I love how the Afrika Bambaata a capella sounds over the Plump DJ’s Shifting Gears mix a lot. Also really like the way the Candi Station and Bounce a capellas sounded over top of Sketch’s Pentangle. But my favorite is the Love Commandments a capella over top of the Boy 8-Bit Cricket Scores track.

Looking back, I guess the funniest thing about Ravers creating their own religion-was that even those at the forefront of it, couldn’t explain it. Go figure, half the time we could barely talk (lol). My opinion on the religious aspect?- There definitely was.”something.” Was it the drugs which created this awe-inspiring feeling of “togetherness?” Or again, was it the shear power of the masses coming together? Certainly history shows us that when large crowds come together; there will be some sort of mutual feeling shared. Look at the flock to Mecca, the ability of Hitler to brainwash, Jonestown, or even just local churches. There are hundreds of examples.

One of the problems with the scene, helping lead to its eventual demise, was that what we were fighting FOR, happened to be exactly what we were AGAINST. As we gathered by the thousands to fight for the respect of this new musical style, when it did morph into something mainstream- we hated it and turned our back on it. 20 years later, electronica is highly respected. Artists like Lady GaGa and 3OH3 have brought techno beats to the masses. Video games have put techno in the hands of 12 year-olds, and car commercials have created techno anthems. WOW- we won! 20 years later techno is still around, and more popular than ever. The problem is, it didn’t happen exactly like we thought it would. Well, it never does. Still, part of the reason the scene is over is that we have nothing to go back and prove.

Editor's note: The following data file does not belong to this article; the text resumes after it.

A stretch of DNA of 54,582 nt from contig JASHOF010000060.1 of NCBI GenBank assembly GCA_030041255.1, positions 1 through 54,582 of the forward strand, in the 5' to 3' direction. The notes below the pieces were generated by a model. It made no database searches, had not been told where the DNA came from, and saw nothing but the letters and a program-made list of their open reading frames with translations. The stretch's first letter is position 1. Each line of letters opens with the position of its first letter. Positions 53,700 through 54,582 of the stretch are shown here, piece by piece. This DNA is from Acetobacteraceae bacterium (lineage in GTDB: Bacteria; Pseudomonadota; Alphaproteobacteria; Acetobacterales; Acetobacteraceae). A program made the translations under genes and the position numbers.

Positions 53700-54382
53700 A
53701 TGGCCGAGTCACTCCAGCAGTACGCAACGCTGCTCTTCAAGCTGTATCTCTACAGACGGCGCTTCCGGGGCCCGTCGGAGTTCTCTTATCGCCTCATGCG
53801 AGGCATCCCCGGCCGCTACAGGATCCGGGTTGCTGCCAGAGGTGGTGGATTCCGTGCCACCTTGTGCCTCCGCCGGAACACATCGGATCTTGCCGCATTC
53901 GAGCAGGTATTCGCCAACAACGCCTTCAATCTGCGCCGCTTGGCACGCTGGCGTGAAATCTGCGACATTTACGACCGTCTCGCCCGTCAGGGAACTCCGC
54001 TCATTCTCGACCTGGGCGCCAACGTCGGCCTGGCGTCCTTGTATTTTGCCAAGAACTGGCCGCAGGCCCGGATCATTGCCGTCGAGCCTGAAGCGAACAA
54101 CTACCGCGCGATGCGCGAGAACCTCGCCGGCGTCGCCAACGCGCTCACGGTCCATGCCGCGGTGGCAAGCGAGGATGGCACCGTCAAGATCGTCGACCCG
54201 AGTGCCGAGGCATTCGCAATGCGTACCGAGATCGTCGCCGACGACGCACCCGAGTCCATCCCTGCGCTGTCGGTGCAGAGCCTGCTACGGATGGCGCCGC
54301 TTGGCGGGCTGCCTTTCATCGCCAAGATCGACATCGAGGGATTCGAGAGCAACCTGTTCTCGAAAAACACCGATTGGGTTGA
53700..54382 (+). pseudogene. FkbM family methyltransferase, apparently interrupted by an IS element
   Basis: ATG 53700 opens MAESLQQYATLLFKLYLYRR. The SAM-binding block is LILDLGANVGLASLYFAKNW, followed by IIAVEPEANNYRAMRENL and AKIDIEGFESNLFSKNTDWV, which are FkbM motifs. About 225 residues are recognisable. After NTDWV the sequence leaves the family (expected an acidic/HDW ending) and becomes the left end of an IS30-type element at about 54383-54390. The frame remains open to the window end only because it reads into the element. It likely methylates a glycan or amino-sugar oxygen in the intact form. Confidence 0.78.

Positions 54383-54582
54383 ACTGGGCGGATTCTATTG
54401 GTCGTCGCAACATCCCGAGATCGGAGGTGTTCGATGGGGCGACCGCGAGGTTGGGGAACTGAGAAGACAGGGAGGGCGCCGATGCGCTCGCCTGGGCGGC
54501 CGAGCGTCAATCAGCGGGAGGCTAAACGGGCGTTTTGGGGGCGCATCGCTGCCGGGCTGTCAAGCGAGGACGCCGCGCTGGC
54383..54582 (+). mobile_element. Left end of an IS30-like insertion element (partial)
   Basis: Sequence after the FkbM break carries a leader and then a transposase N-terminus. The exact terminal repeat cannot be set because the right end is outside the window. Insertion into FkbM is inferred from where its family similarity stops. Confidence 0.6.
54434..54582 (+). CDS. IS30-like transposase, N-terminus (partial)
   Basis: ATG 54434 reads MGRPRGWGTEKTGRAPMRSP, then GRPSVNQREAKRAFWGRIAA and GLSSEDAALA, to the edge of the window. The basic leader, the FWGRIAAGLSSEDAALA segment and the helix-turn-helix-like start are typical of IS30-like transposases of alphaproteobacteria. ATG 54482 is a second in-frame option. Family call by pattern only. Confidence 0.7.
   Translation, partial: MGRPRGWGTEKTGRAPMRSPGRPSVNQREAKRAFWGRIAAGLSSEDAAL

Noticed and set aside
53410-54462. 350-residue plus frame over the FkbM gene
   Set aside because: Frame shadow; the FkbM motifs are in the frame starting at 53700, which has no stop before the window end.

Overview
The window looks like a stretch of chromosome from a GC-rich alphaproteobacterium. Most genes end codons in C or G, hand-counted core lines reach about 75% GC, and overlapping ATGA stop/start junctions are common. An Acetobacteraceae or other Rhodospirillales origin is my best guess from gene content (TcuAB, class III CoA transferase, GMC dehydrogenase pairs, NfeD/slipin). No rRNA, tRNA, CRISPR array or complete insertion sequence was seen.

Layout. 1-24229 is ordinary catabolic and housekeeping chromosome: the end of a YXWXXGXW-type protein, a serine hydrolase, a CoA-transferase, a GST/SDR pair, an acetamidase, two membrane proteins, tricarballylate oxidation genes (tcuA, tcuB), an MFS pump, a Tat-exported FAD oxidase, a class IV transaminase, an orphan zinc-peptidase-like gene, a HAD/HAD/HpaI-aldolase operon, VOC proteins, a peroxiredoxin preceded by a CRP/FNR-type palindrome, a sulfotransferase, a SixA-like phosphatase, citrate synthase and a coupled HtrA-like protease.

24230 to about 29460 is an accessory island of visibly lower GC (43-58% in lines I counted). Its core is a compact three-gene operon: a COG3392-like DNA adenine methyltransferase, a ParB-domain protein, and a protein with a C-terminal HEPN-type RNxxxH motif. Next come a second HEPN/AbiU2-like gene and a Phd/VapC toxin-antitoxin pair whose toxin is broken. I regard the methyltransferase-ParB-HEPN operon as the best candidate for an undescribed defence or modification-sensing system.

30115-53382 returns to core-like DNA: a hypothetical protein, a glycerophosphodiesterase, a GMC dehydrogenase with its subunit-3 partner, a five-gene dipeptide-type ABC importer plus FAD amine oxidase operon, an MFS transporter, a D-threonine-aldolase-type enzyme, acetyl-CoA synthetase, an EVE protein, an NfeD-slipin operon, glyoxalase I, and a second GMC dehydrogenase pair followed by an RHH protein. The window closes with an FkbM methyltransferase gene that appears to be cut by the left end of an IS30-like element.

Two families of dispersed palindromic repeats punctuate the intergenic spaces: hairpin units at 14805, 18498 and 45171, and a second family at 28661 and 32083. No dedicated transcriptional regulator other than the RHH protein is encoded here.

Because it is a type of dance music, drum and bass can be best appreciated to the fullest extent in clubs and discotheques. The bass is breakbeat very pronounced suggest by its name. Despite the popular preference of it being club music, many albums have been produced for personal listening. The most successful drum and bass artists to date include Pendulum, Shy FX, High Contrast, and Black Sun Empire.